Communist plot unfolds

April 09, 2004|By Deborah Hornblow | Deborah Hornblow,HARTFORD COURANT

Off-hand, it is hard to name a more charming, funny and endearing film about a son's devotion to his mother than German director Wolfgang Becker's comedy Good bye, Lenin!

Lenin is narrated by Alex (Daniel Bruhl), a young man whose childhood is defined by the departure of his father, a physician, for the West and the mental breakdown his mother suffers as a result. His mother's recovery has a great deal to do with her devotion to the socialist German Democratic Republic, and she relishes her positions as leader of the Young Pioneers.

But Becker's story quickly skips ahead a decade to 1989, to the eve of the riots that led to the fall of the Berlin Wall and the arrival of capitalism in East Germany. A moment that should be marked by jubilation comes with complications for Alex and his sister Ariane (Maria Simon): Their mother, Christiane (Katrin Sass), suffers a heart attack and falls into a coma. When she wakes eight months later, doctors warn that she cannot survive any great shocks, none the least of which would be news that her beloved Communist republic is no more. So Alex and Ariane conspire to re-create the Communist state that was, at least inside the confines of their mother's bedroom.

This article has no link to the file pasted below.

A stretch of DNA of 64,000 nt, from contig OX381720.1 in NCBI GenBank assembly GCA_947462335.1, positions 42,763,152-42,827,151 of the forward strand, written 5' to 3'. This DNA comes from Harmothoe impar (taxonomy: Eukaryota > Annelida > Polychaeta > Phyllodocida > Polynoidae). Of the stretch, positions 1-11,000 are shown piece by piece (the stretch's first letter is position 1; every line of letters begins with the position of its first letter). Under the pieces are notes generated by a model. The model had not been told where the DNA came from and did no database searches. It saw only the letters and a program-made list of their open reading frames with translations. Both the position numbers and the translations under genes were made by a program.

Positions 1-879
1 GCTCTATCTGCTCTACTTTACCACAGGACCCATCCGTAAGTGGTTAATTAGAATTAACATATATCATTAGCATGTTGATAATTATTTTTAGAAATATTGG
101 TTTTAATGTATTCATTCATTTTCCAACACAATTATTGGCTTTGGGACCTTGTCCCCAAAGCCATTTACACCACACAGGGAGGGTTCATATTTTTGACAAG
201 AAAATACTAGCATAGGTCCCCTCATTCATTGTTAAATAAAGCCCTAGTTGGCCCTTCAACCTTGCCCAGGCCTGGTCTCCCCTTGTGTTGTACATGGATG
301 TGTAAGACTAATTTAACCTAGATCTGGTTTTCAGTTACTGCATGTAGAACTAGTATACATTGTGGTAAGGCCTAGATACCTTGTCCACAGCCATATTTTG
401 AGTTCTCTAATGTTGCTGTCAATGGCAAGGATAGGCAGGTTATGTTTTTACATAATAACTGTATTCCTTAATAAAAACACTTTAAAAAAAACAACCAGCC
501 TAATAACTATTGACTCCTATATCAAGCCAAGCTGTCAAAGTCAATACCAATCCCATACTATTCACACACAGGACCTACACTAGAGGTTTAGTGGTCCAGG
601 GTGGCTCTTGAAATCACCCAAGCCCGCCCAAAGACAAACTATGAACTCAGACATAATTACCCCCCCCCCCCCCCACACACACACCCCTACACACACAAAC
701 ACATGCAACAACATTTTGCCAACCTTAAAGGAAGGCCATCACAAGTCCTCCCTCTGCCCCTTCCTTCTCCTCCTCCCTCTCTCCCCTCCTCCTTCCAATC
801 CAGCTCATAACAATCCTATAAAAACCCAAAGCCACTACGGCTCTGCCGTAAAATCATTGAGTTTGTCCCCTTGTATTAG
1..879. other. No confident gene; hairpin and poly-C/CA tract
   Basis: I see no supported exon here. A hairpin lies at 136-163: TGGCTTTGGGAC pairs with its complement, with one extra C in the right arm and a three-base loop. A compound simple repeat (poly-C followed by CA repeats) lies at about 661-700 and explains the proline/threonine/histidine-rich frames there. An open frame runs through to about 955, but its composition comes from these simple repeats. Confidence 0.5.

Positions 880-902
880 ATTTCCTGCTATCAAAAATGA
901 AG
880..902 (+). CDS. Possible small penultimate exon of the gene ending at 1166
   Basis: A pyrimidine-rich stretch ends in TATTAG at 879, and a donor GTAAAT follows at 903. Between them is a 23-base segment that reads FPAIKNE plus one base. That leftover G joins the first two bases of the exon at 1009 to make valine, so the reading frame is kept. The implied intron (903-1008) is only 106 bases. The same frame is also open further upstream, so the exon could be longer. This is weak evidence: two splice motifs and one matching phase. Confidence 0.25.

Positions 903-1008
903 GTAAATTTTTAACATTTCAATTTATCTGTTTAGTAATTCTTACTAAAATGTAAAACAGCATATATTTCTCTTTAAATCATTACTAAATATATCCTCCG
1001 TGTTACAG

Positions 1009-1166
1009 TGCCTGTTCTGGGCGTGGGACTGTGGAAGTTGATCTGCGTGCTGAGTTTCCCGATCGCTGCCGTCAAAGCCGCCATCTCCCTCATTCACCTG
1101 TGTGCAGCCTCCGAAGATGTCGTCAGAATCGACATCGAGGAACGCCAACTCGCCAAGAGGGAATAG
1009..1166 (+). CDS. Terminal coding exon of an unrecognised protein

Becker's film derives great comedy from Alex's efforts to procure the East German grocery brands his mother craves.

Ariane's job at Burger King must be concealed. The Coca-Cola signs and foreign sports cars proliferating in the neighborhood must be hidden or somehow explained away.

Good bye, Lenin! is a wonder of a film with humor and heart and political savvy to spare.

The Hartford Courant is a Tribune Publishing newspaper.

Good bye, Lenin!

Starring Daniel Bruhl, Katrin Sass and Maria Simon

Directed by Wolfgang Becker

Rated R (adult language)

Released by Sony Pictures Classics

Time 121 minutes

Sun Score ***1/2

Baltimore Sun Articles
|
|
|
Please note the green-lined linked article text has been applied commercially without any involvement from our newsroom editors, reporters or any other editorial staff.